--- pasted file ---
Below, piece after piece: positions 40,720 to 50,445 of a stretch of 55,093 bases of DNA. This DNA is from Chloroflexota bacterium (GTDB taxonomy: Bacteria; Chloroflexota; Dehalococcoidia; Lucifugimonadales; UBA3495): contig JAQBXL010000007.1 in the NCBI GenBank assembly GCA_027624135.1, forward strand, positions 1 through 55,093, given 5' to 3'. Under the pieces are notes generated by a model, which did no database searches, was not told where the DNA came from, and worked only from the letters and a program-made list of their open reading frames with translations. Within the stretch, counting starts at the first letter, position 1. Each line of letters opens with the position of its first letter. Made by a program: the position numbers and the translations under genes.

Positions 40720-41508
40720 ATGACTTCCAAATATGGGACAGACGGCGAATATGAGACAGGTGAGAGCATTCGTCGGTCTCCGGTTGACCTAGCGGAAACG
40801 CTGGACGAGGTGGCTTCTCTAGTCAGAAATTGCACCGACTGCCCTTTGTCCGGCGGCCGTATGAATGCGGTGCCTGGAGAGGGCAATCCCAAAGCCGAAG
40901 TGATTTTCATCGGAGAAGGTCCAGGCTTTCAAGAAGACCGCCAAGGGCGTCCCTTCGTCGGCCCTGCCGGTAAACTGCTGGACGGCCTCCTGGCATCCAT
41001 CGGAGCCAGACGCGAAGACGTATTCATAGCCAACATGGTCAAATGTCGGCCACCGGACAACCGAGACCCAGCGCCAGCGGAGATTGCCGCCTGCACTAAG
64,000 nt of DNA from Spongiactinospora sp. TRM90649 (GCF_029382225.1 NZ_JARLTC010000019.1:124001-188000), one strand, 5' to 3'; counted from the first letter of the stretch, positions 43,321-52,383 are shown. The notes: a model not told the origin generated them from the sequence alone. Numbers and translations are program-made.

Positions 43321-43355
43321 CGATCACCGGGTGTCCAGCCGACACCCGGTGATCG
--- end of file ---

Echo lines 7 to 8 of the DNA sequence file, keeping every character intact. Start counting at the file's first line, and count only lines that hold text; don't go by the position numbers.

64,000 nt of DNA from Spongiactinospora sp. TRM90649 (GCF_029382225.1 NZ_JARLTC010000019.1:124001-188000), one strand, 5' to 3'; counted from the first letter of the stretch, positions 43,321-52,383 are shown. The notes: a model not told the origin generated them from the sequence alone. Numbers and translations are program-made.

Positions 43321-43355